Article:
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Here you’ll learn everything to know before going for your first flight with the DJI Phantom 4.
The DJI Phantom 4 is one of the easiest drones to fly on the planet, but if you’re new to the drone space, it can still be a bit intimidating getting in the air for the first time without any guidance. That’s why in this article, we’re going to be learning the basics of how the Phantom 4 works, what you need to do before every flight and how to fly for the first time.
If this is your first time flying any radio controlled aircraft, please read the Know Before You Fly papers that come with the Phantom 4 to get an idea of what rules you should follow when flying in the USA.
Most drones that are for doing aerial video will come with everything you need to start flying, other than a mobile device. To see what devices we recommend for use with the Phantom 4, you can visit the Phantom 4 Accessories post. The first thing that you need to do before anything else is download the DJI Phantom 4 app from the Apple App store or Google Play store. Once the app is done downloading, open it up and create a DJI account, or sign in with your existing account (if it asks you to).
Now that the app is installed, you can start preparing the Phantom 4 for flight. The battery should already come 50% charged to keep it in good shape while in storage, but you should charge it to 100% before flying. To charge the battery, just plug the power supply into the wall and then plug in the battery using the larger connector on the cord. If the Phantom 4 remote needs to be charged, plug it in using the smaller connector. When the battery is done charging, the indicator lights on the battery will turn off. The same thing will also happen on the controller when it’s done charging.
After everything is charged, plug your mobile device into the Phantom 4 remote using the included micro USB cable or an Apple Lightning cable. Now turn the controller on by tapping the power button once, and then holding it down. Once the controller is on, make sure that the plastic camera holder is removed from the landing gear, then turn the Phantom 4 battery on by tapping once and holding it down (just like on the remote).
At this point, the Phantom 4 should be booting up and you should hear 3 beeping sounds coming from the motors. If you go into the DJI Go app and press the blue camera button, you should also see a live video feed coming from the drone. A menu should automatically pop up called Aircraft Status. This is where you can check the status of all the sensors to make sure everything is functioning properly. If everything is normal (with the exception of the compass), you’re ready to go outside for your first flight.
Once you have an open space outside for your first flight, you can do what’s called a compass calibration. All GPS enabled drones have digital compasses, which tell the drone what direction it’s facing. Just like a traditional compass, digital compasses are extremely sensitive to magnetic interference. This is why I strongly recommend that you calibrate the compass before every flight in a new location, or if you have metal objects near the drone. The Phantom 4 remote also has magnetic components inside, so you should try to keep the remote more then 2 feet away from the drone during and after calibrating the compass.
To calibrate the compass, open the Aircraft Status menu located at the top of the screen in the DJI Go app. Press the calibrate button, then press Ok to continue. Once the lights in the back turn solid yellow, rotate the drone 360 degrees horizontally until the lights turn solid green. Then rotate the drone 90 degrees vertically and rotate 360 degrees horizontally again (with the camera now facing down) until the lights in the back start pulsing green. If the lights flash red, try recalibrating again.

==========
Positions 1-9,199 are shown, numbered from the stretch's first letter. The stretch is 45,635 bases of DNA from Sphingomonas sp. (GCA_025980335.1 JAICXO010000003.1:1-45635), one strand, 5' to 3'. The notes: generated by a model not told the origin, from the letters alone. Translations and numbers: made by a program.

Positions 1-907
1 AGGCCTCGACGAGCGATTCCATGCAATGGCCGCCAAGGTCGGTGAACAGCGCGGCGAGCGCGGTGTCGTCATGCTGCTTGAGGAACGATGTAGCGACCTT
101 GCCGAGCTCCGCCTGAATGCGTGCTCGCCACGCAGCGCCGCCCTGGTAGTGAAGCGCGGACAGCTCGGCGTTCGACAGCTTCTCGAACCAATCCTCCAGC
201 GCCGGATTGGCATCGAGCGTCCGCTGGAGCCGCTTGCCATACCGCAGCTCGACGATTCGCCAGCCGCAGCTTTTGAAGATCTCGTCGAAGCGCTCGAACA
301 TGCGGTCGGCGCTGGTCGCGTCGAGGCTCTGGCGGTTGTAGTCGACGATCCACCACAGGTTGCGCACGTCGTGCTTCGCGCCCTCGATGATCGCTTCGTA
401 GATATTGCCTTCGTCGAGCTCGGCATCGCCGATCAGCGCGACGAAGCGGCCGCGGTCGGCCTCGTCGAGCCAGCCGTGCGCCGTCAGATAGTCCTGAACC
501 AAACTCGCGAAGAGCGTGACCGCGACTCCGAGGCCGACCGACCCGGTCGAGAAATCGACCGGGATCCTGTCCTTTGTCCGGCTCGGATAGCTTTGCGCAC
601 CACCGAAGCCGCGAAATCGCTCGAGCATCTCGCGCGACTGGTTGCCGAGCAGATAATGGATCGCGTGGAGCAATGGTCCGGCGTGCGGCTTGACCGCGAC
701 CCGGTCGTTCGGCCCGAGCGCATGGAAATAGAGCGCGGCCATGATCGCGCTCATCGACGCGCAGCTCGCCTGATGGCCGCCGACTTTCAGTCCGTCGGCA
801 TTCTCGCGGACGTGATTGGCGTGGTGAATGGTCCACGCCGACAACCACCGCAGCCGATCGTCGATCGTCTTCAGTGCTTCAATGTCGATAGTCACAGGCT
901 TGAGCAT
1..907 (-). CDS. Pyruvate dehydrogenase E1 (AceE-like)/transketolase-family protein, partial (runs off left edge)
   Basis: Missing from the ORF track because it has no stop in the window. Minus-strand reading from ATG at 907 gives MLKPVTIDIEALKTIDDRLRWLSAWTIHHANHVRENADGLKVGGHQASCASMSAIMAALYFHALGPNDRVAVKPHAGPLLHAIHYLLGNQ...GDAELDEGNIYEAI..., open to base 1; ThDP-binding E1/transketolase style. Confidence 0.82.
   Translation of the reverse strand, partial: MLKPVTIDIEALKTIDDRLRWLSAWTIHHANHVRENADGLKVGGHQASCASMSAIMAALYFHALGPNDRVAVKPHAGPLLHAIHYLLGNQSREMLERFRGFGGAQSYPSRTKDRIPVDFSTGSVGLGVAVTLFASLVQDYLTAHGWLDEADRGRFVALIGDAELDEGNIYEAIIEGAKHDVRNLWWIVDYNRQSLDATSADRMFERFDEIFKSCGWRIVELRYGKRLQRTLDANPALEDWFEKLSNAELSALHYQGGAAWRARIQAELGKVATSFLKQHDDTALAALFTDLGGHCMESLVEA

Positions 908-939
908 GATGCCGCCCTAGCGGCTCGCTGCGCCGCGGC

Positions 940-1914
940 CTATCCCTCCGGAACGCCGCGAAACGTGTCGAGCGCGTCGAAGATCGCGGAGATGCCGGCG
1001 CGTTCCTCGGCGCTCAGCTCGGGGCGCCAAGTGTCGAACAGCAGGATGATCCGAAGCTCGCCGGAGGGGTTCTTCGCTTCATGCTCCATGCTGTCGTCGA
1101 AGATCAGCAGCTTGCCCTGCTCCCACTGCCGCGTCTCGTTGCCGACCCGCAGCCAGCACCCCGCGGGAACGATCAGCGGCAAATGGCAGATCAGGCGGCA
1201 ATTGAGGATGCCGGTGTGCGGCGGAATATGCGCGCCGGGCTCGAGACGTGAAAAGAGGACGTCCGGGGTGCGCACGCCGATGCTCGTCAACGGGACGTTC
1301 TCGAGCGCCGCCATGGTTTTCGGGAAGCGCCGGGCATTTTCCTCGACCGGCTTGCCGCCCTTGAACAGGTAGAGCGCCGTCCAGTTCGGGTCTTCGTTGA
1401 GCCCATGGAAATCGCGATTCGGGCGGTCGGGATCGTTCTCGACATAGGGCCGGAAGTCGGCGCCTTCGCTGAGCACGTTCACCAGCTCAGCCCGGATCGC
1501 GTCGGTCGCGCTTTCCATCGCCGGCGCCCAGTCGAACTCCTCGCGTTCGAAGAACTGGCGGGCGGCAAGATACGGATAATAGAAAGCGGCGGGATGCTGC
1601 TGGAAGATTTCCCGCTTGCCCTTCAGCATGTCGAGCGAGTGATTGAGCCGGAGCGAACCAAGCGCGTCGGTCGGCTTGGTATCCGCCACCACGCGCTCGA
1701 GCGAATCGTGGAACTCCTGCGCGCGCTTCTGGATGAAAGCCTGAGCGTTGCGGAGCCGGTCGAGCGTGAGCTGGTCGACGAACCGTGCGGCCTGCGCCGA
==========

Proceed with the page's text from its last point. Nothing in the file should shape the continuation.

The last step before taking off is to mount the propellers. Two of the props will rotate clockwise and the other two will rotate counterclockwise. To match the props up with the right motors, there are black rings on two of the props which should match up with the black dots on the motor mounts. With the newly designed propellers on the Phantom 4, all you have to do is push down and twist them by about 45 degrees and they will lock in place.
Finally, we are now ready for takeoff! As long as the back lights on the Phantom 4 are still pulsing green and the app says “Safe to fly (GPS)” then you’re good to go. To arm the motors, push both sticks on the controller down into the lower corners that are closest to each other. This will make the motors spin for a few seconds at a low speed until you decide to take off. If you don’t increase the throttle within a few seconds, the motors will turn off again. You can also use the takeoff button located on the left side which will make the drone automatically takeoff and hover. The auto takeoff feature works nicely, but I recommend using the traditional arming sequence (at least for your first flight) to make sure that the motors are spinning properly.
Once you’re in the air, experiment with the control sticks to see how the Phantom 4 reacts to different inputs. Pushing the left stick up and down controls how high the drone will go, while pushing it left and right will control the rotation. At the same time, pushing the right stick up and down will make the drone go forward and backward, while pushing it left and right will make the drone fly left and right.
Landing is just as easy as taking off. You can tap the return home/land button on the left side of the screen, or land manually. If you want to land softly, slowly push down on the throttle stick to lower the drone to the ground. Once it touches the ground, immediately push the throttle stick all the way down until the motors turn off.
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